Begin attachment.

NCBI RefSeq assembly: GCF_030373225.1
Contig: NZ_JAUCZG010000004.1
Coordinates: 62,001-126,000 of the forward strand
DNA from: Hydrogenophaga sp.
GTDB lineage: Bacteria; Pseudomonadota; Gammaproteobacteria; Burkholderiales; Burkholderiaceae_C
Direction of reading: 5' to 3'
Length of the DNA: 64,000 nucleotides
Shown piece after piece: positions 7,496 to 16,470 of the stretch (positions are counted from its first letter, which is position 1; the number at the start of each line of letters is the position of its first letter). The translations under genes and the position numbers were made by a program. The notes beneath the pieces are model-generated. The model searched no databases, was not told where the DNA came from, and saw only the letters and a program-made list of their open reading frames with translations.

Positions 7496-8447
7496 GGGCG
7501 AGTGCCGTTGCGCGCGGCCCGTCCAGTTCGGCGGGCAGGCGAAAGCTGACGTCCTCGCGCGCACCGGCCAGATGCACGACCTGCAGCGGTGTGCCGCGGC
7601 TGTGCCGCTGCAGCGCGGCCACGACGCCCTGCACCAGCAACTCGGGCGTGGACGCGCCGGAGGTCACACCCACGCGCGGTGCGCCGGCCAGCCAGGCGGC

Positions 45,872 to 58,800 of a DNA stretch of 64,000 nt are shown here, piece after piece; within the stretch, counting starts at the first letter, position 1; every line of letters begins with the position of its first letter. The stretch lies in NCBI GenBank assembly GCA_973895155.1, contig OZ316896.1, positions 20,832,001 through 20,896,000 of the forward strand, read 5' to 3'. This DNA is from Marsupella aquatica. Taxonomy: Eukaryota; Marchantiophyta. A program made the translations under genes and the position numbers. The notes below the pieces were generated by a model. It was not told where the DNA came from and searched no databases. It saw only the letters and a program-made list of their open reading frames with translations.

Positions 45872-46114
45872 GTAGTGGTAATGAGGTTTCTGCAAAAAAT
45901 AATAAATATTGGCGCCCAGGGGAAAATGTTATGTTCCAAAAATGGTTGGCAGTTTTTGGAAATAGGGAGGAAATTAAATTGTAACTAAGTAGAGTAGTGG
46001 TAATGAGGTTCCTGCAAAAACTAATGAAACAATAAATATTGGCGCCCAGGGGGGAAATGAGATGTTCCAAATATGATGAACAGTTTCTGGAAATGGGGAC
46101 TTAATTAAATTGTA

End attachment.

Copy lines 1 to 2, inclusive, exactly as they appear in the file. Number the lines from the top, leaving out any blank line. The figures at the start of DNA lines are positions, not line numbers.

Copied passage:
NCBI RefSeq assembly: GCF_030373225.1
Contig: NZ_JAUCZG010000004.1